AKIEM, a French rolling stock leasing company, and Taxirail, a transport start-up, signed a letter of intent on April 29 to form a partnership to finalise development of a light, autonomous train known as Taxirail, to provide on demand services on lightly-used regional lines in France.

Taxirail, which has been under development since 2018 by Exid Concept & Développement, hopes to deploy 200 vehicles in the next five years in partnership with French regional governments.

A demonstrator will be built this year by track maintenance vehicle specialist Geismar and is expected to be tested in 2022 on a 4km section of a disused freight line in Normandy.

Taxirail is expected to be powered by bio-methane or hydrogen and will have steerable axles to improve ride quality. A standard Taxirail vehicle will be 6m-long and 2.9m=wide with a maximum speed of 100km/h. Each vehicle will have 16 seats and space for 40 passengers.

The vehicles will work singly or running close together as platoons of two or three, rather than coupled in multiple. There will be no staff on board.

The business model envisages a fixed timetable of trains every 15 minutes in the peaks, with an on-demand service at other times. Passengers would order a train using a smartphone app, the pick-up time being determined by the first passenger with further passengers being given a next train timing if a Taxirail has already been ordered.

Taxirails will be operated from a control centre with staff dedicated to each line. In the case of an incident, such as an object on the line, once the Taxirail has stopped, on-board cameras will allow the control team to assess the situation, restart the vehicle if the object has been removed, or send a team out to remove it. Taxirail will be designed to carry out an emergency brake application if a road vehicle is detected by on-board radar and lidar to be blocking a level crossing.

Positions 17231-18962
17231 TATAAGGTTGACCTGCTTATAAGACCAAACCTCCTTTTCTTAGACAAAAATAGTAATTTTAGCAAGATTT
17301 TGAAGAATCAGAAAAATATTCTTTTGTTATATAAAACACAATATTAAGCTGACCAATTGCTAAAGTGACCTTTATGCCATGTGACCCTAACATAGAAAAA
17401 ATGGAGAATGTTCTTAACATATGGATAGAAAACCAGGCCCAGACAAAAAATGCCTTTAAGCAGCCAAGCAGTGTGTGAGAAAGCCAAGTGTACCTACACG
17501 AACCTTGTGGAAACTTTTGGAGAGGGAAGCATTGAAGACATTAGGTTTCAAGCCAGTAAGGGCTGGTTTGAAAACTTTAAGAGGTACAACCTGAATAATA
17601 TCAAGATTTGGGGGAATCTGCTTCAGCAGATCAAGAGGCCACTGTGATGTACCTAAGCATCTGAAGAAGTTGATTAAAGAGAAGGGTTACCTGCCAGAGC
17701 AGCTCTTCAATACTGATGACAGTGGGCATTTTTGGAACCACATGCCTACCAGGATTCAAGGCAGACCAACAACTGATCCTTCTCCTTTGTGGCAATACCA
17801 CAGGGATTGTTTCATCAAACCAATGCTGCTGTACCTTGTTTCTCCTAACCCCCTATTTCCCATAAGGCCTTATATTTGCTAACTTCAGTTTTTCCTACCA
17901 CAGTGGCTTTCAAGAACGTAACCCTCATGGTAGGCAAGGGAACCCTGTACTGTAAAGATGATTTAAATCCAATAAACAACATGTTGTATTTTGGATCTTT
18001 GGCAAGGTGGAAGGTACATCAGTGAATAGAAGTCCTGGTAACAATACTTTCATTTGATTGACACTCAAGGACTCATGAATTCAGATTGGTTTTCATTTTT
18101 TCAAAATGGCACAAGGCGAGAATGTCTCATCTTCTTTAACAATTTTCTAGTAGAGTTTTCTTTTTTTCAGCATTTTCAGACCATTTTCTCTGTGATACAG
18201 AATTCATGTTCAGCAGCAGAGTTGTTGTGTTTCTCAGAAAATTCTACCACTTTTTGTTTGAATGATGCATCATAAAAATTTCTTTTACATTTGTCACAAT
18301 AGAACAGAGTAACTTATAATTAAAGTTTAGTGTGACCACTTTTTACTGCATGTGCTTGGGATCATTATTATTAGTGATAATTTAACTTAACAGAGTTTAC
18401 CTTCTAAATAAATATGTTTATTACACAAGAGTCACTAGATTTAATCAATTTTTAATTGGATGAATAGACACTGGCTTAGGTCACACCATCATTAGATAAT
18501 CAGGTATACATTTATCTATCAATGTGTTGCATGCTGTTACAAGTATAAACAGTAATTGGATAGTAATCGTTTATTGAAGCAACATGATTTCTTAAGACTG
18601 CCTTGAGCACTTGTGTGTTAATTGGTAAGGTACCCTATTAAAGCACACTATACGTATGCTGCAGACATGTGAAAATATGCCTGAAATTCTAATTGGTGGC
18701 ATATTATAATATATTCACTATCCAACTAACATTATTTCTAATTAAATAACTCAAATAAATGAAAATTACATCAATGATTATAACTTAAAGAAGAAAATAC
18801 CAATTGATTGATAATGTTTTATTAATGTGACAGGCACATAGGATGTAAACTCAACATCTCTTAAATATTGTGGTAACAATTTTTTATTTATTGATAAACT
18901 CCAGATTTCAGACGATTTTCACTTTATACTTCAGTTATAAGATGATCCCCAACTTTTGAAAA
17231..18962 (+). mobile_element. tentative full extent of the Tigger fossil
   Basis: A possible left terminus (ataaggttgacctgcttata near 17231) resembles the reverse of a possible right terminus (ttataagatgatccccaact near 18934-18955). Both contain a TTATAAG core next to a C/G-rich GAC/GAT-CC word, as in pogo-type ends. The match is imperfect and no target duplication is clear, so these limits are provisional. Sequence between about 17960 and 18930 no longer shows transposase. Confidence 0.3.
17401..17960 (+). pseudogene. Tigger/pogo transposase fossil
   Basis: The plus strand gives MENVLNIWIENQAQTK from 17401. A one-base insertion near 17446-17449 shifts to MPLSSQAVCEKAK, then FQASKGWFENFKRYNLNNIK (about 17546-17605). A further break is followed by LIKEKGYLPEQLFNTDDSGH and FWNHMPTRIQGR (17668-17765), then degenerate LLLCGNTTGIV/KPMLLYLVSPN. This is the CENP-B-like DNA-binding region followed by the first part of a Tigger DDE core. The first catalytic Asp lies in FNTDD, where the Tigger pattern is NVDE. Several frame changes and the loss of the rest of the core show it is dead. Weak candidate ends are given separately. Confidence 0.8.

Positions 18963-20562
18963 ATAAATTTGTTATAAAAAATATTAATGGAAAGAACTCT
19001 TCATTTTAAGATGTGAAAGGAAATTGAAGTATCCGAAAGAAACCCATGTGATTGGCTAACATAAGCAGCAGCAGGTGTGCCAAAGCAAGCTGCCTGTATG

To limit the weight of a Taxirail vehicle to 11 tonnes, they will not be built to the stringent crash-worthiness standards of conventional trains.

Taxirail will only run on lines separate from the national network or where this can be achieved with minimal infrastructure changes. Nevertheless, current national rules on train operation and design will have to be rewritten for the Taxirail, and consultation with stakeholders is underway.

Taxirail is expected to be deployed on dozens of single-track, non-electrified lines in France between 10 and 80km long.

Exid Concept & Développement managing director, Mr Régis Coat, told IRJ that the company was founded in 2014 as a consultancy specialising in innovation and has developed an autonomous road vehicle. Since 2018, the company has been concentrating on developing Taxirail to respond to the need to save minor rail lines from closure.